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Lost Auction, Abrams, Whedon Talk at Comic-Con

Thompson on Hollywood By Cameron Carlson | Thompson on Hollywood July 21, 2010 at 7:40AM

Lost fan alert: the show you obsessed over may be over, but its memory lingers on.
Thompson on Hollywood

Lost fan alert: the show you obsessed over may be over, but its memory lingers on.

Profiles in History, the country's largest movie memorabilia dealer, is auctioning off costumes and set pieces from Lost. They plan to place over 1,000 lots of props, costumes and set pieces from the show under the gavel. For those whose dedication was undiminished by the controversial finale, this might be the time to break the piggy bank.

Thompson on Hollywood

Some specific pieces include Kate's toy plane, Hurley's winning lottery ticket, Locke's Master Bowie hunting knife, Sawyer's letter, Charlie's "DS" ring and guitar, Mr. Eko's club, The Hatch, Swan Station computer, Desmond's fail safe key, Faraday's journal, Hurley's Camaro, and a DHARMA van. Driving the van around might induce mass paranoia, so be careful.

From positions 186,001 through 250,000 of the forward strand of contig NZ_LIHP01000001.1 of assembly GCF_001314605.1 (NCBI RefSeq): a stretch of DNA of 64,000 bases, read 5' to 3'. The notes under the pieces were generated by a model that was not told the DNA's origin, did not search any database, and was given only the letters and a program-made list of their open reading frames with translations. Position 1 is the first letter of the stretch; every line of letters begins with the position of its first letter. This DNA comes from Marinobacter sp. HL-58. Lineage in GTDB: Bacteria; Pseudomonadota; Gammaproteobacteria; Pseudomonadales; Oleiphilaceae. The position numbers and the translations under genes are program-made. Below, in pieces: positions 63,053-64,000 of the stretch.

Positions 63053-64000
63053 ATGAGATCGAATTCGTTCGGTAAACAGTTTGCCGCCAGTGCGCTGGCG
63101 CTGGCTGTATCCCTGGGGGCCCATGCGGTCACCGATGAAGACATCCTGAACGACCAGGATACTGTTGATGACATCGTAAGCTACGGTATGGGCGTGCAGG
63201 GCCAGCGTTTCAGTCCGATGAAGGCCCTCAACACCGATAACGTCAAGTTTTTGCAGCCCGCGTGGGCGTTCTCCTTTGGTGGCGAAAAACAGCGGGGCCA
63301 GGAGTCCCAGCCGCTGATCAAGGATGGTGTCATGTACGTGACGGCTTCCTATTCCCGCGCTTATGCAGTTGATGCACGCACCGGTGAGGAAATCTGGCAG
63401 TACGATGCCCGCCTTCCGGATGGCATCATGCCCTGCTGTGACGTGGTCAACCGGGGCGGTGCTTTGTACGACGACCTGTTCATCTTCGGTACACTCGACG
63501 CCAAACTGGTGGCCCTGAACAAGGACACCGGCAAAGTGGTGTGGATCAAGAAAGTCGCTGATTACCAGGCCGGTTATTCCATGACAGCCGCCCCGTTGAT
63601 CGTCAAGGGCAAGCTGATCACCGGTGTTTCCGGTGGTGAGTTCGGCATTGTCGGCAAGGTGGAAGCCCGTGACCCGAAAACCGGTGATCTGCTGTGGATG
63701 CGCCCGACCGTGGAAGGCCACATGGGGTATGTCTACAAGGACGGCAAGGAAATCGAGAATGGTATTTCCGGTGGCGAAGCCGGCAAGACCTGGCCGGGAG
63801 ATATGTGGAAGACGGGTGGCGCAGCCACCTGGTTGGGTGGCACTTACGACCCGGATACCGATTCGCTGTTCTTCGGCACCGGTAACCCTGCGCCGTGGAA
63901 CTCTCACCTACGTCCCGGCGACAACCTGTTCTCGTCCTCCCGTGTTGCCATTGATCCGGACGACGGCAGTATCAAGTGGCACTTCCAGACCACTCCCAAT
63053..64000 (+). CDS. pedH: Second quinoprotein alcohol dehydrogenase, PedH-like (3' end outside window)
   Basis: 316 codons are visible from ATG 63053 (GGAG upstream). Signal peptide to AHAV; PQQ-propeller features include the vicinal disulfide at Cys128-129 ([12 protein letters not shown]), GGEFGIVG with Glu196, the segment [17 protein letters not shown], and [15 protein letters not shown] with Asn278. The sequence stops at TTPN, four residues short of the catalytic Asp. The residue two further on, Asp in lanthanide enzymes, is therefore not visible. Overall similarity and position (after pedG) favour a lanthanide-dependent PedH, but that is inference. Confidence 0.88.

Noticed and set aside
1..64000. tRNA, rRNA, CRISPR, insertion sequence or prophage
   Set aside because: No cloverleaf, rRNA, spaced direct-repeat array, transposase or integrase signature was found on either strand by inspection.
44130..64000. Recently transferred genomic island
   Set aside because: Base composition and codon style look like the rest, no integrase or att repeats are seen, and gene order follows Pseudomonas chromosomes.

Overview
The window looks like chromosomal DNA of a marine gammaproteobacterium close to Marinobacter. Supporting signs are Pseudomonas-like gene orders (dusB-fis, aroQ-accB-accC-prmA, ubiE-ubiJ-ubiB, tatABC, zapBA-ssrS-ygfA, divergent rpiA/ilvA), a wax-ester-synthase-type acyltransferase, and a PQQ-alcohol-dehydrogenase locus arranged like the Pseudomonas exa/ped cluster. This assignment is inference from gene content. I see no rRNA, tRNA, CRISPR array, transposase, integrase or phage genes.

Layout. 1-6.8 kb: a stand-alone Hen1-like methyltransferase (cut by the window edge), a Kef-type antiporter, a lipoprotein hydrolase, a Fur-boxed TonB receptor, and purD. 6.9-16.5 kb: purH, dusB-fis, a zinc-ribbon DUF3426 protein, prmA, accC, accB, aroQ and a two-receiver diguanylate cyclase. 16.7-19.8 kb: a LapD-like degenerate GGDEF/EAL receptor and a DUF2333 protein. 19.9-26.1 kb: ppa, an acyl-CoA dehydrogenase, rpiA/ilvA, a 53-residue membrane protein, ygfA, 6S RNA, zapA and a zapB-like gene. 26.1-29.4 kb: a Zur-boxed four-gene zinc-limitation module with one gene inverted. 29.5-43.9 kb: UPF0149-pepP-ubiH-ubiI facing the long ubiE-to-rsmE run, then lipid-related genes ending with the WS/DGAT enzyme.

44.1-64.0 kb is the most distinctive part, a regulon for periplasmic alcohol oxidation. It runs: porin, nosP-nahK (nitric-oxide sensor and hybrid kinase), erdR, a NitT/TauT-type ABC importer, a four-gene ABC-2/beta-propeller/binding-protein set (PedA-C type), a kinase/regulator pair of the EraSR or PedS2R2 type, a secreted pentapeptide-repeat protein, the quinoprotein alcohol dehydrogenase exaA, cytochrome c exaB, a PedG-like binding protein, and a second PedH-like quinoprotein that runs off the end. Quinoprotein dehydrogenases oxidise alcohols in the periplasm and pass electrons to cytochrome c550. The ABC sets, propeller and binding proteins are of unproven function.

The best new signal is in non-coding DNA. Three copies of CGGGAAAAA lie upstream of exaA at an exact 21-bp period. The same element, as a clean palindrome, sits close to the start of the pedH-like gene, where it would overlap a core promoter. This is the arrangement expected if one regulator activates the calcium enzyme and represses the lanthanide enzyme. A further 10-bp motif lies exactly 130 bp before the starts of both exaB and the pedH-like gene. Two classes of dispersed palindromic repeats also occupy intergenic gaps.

The auction is live, at the Barker Hangar in Santa Monica, August 21st and 22nd. A link to more info and a preview of the first 100 items is here.

Those who attend Comic-Con in San Diego, which launches Wednesday, can also see Lost creator J.J. Abrams and Joss Whedon interviewed by EW's Doc Jensen in Hall H. They're not James Cameron and Peter Jackson, last year's master auteurs, but they'll do in a pinch.

This article is related to: Directors, Genres, Marketing, TV, J.J. Abrams, Sci-fi

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Born and raised in Manhattan, Anne Thompson grew up going to the Thalia and The New Yorker and wound up at grad Cinema Studies at NYU. She worked at United Artists and Film Comment before heading west as that magazine's west coast editor. She wrote for the LA Weekly, Sight and Sound, Empire, The New York Times and Entertainment Weekly before serving as West Coast Editor of Premiere. She wrote for The Washington Post, The London Observer, Wired, More, and Vanity Fair, and did staff stints at The Hollywood Reporter and Variety. She eventually took her blog Thompson on Hollywood to Indiewire. She taught film criticism at USC Critical Studies, and continues to host the fall semester of “Sneak Previews” for UCLA Extension.